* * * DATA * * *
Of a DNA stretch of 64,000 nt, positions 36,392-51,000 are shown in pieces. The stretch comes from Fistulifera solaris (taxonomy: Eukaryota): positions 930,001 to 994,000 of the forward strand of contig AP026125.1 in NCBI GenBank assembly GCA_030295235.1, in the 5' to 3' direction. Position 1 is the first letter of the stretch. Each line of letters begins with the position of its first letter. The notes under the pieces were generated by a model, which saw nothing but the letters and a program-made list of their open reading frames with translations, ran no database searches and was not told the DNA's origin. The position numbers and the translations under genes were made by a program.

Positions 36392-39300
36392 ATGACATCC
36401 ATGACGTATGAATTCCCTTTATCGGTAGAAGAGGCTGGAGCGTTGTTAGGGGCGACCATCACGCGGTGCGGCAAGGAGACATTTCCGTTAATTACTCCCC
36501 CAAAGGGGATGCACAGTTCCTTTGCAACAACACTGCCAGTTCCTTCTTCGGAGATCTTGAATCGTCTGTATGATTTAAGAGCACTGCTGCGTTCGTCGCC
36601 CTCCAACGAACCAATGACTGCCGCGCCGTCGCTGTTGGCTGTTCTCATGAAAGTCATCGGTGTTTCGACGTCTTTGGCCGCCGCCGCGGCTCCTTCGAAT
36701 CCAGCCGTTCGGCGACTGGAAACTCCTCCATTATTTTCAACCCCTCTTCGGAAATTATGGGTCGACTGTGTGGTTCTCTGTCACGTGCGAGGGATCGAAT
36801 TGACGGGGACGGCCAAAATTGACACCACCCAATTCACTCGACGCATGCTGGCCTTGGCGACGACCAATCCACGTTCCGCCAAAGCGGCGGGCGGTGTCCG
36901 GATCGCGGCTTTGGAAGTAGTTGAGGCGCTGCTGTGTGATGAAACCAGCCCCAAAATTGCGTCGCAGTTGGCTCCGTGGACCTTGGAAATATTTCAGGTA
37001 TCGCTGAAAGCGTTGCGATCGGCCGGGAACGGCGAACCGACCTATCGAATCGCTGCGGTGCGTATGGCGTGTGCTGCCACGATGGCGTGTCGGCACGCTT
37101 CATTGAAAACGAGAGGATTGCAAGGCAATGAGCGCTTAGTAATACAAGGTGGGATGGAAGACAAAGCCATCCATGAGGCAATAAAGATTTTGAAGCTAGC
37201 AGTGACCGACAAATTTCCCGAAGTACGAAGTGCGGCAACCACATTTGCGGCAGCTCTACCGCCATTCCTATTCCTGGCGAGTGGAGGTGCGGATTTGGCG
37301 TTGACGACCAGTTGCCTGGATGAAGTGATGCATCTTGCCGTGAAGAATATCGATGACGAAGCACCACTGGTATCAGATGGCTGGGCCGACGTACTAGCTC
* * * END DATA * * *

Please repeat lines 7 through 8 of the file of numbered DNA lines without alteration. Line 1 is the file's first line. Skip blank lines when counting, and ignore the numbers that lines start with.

36701 CCAGCCGTTCGGCGACTGGAAACTCCTCCATTATTTTCAACCCCTCTTCGGAAATTATGGGTCGACTGTGTGGTTCTCTGTCACGTGCGAGGGATCGAAT
36801 TGACGGGGACGGCCAAAATTGACACCACCCAATTCACTCGACGCATGCTGGCCTTGGCGACGACCAATCCACGTTCCGCCAAAGCGGCGGGCGGTGTCCG